September 19, 2012

Clean Energy Advocates Pan DEQ Awards To 3 Coal Plants

Contact: Tiffany Hartung, 231.747.7489,

Push for DEQ to protect Michiganders’ health, stop phony awards

LANSING – Clean energy advocates are speaking out after DTE Energy, Consumers Energy and Holland Board of Public Works coal plants today received “Neighborhood Environmental Partners Awards” from the Michigan Department of Environmental Quality. The advocates want to know why the DEQ is patting bad actors and notorious polluters on the back and letting its mission to protect the health and safety of Michigan residents fall to the wayside.

“If these were trophies for dangerous and poisonous polluters, then these companies should win hands down,” said Tiffany Hartung with Sierra Club, “but they should not be honored for being neighborhood environmental partners. There is evidence that these coal plants are pouring toxins into nearby waterways, harming Michigan residents. The DEQ should be giving out awards to clean energy leaders, instead. Clean energy is cheaper to produce, creates good jobs in Michigan, and, most importantly, does not endanger our health. Families should be the winners here, not polluters."

The three DEQ honorees are Consumers Energy’s J.R. Whiting coal plant, DTE Energy’s Monroe coal plant, and the Holland Board of Public Works’ James DeYoung plant. According to the DEQ, the Neighborhood Environmental Partners program was developed to recognize facilities for “work on local projects that benefit their communities and the environment.”

Topping the award list is one of the state’s biggest polluters, the DTE Monroe coal plant. The plant is the largest emitter of toxic mercury pollution in Michigan; in 2010 the US Environmental Protection Agency took DTE to court for failing to install modern pollution controls.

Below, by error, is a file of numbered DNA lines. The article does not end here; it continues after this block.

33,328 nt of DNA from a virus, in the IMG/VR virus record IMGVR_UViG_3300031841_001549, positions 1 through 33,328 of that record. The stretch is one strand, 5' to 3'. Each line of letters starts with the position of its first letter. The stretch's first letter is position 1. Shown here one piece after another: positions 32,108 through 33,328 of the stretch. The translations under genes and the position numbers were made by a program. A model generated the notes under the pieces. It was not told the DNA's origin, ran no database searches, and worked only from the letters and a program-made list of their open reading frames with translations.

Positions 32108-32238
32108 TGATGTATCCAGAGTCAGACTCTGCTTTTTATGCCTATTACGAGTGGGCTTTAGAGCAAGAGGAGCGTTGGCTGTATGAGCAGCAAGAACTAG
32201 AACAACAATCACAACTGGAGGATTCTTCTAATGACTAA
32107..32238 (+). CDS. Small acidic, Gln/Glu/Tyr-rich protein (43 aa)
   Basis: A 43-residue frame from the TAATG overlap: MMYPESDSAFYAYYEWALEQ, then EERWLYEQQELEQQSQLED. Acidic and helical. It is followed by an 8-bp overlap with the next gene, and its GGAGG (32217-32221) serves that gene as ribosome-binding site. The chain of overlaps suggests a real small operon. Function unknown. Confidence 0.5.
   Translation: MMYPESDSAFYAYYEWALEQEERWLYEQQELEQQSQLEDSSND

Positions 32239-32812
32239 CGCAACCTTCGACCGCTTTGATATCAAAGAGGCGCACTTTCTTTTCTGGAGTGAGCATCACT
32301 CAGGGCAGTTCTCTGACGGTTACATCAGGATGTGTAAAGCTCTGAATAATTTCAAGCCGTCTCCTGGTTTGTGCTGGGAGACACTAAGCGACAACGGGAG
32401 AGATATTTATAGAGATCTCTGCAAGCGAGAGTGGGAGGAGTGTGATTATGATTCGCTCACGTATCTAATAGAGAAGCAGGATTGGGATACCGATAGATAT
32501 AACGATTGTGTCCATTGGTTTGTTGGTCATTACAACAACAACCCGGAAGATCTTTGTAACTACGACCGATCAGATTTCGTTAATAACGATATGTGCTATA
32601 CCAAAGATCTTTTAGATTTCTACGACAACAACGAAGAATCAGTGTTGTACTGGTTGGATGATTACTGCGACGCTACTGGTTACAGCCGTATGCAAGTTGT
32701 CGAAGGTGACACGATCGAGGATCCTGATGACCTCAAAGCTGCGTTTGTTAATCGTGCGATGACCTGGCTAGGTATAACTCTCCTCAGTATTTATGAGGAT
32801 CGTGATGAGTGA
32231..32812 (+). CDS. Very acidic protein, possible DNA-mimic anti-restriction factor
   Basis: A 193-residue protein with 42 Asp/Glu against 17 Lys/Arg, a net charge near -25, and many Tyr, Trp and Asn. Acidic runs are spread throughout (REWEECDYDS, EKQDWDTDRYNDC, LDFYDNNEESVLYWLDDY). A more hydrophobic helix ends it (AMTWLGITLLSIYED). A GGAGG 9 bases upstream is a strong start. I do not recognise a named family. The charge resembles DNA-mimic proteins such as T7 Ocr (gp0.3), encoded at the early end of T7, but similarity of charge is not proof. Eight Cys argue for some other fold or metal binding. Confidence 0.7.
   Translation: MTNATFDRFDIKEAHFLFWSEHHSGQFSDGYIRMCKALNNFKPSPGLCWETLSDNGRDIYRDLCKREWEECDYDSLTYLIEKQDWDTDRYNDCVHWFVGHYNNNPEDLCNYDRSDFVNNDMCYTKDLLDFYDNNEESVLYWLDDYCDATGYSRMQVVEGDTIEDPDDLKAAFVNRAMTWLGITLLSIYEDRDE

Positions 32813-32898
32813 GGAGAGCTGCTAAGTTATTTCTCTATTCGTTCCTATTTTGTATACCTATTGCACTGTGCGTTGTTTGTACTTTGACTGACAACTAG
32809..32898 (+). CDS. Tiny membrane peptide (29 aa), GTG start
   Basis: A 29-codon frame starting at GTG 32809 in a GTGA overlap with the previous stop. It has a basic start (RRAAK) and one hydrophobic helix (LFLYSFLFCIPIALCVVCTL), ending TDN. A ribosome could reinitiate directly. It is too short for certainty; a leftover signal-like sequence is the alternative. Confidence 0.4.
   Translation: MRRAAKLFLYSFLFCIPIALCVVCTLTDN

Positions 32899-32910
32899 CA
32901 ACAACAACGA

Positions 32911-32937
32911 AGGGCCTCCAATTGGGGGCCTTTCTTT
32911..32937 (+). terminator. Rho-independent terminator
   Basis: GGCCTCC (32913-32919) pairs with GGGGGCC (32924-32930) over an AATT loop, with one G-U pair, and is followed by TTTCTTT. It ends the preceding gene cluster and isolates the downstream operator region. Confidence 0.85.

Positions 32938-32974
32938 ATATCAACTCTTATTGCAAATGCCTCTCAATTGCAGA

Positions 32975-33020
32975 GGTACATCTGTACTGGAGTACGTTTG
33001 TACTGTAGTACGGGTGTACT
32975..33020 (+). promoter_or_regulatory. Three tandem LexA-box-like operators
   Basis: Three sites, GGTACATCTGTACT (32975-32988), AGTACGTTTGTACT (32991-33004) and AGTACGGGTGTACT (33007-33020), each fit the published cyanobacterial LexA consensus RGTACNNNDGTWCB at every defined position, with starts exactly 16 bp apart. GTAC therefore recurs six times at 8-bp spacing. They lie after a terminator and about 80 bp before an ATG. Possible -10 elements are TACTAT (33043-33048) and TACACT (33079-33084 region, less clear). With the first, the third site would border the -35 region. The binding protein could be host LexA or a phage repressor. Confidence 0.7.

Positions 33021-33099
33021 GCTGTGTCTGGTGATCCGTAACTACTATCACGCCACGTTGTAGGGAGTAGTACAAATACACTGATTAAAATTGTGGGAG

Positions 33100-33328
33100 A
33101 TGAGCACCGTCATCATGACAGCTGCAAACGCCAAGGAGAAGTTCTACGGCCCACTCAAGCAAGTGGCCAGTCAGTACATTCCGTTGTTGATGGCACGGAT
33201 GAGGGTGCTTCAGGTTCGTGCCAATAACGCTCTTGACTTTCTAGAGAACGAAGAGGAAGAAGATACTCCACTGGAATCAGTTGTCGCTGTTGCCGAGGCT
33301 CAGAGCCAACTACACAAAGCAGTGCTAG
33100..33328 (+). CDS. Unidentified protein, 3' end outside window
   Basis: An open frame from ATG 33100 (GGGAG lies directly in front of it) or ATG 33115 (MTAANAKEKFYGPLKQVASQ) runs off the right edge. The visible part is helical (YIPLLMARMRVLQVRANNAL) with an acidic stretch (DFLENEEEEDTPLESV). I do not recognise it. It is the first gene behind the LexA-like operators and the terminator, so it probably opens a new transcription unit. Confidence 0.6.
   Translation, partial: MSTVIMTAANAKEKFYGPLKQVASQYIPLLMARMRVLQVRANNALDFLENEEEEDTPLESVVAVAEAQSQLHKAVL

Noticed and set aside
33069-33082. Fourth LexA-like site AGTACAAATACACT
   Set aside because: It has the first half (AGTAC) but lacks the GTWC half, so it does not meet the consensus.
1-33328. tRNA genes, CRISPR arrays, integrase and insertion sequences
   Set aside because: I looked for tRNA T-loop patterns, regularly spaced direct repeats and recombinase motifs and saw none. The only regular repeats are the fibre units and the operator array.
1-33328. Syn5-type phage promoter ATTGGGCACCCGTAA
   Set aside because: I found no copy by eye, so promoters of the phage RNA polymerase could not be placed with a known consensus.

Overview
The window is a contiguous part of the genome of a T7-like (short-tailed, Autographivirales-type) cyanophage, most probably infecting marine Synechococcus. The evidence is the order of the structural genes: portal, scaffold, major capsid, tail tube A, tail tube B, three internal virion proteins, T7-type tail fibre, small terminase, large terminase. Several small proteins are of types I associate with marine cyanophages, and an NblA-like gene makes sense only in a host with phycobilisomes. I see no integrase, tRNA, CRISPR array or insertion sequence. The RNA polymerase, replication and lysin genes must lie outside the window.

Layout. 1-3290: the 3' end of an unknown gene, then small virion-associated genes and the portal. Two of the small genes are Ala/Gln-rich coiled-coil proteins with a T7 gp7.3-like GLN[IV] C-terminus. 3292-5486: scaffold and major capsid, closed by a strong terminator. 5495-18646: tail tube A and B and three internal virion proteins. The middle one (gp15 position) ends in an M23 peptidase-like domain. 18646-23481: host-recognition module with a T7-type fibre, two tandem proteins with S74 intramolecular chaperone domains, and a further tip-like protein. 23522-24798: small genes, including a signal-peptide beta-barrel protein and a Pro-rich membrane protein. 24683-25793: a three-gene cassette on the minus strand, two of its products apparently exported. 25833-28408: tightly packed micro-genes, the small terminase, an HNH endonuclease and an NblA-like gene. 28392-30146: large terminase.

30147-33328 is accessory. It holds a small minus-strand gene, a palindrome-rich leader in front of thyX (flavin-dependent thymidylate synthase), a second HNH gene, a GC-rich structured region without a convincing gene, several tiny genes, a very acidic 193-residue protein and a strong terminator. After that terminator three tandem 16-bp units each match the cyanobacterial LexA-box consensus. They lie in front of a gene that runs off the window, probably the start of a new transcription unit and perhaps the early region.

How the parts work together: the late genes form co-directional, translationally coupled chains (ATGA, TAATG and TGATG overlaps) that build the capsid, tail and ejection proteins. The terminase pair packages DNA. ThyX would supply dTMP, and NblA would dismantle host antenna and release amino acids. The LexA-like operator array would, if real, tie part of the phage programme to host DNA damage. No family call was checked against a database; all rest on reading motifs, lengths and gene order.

Holland’s DeYoung power station sulfur dioxide pollution threatens Holland residents with emissions that are 3.5 times the public-health based ambient standard; while Consumers’ Whiting facility is one of the coal ash sites in the state that already has been shown to cause damage to the environment.

“DEQ should stop handing out shoddy awards to big polluters and prioritize creating a healthy Michigan by protecting communities and our natural resources,” said Susan Harley with Clean Water Action. ”Dirty energy extracts a price too high for Michiganders to shoulder. These dirty coal plants are hurting our families, our children and, most importantly, our future.”

The Michigan Environmental Council recently reported that Michigan’s coal plants cost a family of four an average of more than $500 a year in health expenses and damages, including hospital admissions, premature death, asthma treatments, respiratory problems, cardiovascular problems and more. The total price tag, MEC research revealed, is about $1.5 billion annually in health care costs.


About Clean Energy Now: CEN is a coalition of groups that supports policies that will move Michigan beyond coal power toward greater use of renewable energy sources and energy efficiency as a way to protect the environment and build prosperity.  Follow the campaign at